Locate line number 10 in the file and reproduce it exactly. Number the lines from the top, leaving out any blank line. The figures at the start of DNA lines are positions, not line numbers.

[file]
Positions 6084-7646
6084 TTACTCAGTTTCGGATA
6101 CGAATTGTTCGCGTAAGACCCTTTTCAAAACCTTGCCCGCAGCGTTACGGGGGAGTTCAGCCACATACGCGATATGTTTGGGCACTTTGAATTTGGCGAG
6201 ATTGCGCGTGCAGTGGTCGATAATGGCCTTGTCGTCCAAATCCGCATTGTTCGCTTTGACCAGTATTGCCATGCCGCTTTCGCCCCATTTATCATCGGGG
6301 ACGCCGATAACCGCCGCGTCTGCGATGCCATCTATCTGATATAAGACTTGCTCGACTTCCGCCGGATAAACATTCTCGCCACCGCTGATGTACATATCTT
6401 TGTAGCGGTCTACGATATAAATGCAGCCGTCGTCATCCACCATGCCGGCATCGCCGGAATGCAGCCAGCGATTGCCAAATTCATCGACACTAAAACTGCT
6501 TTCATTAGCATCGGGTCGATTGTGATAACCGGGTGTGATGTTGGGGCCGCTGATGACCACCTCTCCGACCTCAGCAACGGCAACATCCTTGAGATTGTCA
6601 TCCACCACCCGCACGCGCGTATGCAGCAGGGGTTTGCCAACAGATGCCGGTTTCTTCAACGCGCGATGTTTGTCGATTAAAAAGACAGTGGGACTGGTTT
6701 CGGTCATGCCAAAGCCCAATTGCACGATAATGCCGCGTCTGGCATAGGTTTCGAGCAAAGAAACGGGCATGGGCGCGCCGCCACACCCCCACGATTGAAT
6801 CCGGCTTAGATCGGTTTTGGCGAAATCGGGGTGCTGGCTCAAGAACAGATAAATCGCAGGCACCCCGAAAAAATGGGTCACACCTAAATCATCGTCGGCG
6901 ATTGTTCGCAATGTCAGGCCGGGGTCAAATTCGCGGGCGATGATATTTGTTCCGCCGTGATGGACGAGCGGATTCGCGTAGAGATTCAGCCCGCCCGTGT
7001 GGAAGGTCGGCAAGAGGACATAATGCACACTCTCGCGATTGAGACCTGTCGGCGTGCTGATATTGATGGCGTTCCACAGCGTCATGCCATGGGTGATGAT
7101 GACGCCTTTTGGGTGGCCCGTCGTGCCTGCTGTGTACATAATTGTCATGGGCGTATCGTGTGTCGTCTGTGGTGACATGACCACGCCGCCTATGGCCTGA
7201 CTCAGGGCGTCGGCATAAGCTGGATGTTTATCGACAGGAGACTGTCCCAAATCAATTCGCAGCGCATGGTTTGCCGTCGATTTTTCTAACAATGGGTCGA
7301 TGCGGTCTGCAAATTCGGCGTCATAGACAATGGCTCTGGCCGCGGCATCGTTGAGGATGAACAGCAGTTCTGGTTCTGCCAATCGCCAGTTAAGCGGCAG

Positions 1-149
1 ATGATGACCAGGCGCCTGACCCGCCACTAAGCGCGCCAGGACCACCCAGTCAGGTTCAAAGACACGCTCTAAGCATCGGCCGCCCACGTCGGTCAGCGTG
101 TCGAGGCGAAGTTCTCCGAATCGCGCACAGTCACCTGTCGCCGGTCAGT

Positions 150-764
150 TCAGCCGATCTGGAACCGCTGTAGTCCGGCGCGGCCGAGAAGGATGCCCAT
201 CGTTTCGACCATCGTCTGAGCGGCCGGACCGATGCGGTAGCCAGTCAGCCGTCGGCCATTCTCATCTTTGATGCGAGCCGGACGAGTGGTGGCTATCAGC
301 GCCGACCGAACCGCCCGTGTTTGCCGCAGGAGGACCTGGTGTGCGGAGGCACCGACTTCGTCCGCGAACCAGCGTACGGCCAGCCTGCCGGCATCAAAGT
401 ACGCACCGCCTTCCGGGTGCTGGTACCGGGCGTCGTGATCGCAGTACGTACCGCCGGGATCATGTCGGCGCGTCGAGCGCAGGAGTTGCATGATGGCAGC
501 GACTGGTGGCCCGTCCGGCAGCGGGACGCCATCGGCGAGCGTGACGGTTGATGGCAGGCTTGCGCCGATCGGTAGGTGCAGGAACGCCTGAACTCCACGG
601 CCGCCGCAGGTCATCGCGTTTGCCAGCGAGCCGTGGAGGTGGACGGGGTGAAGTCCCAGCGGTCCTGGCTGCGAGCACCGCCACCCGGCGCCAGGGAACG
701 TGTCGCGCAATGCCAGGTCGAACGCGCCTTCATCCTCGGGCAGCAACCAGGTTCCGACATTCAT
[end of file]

6801 CCGGCTTAGATCGGTTTTGGCGAAATCGGGGTGCTGGCTCAAGAACAGATAAATCGCAGGCACCCCGAAAAAATGGGTCACACCTAAATCATCGTCGGCG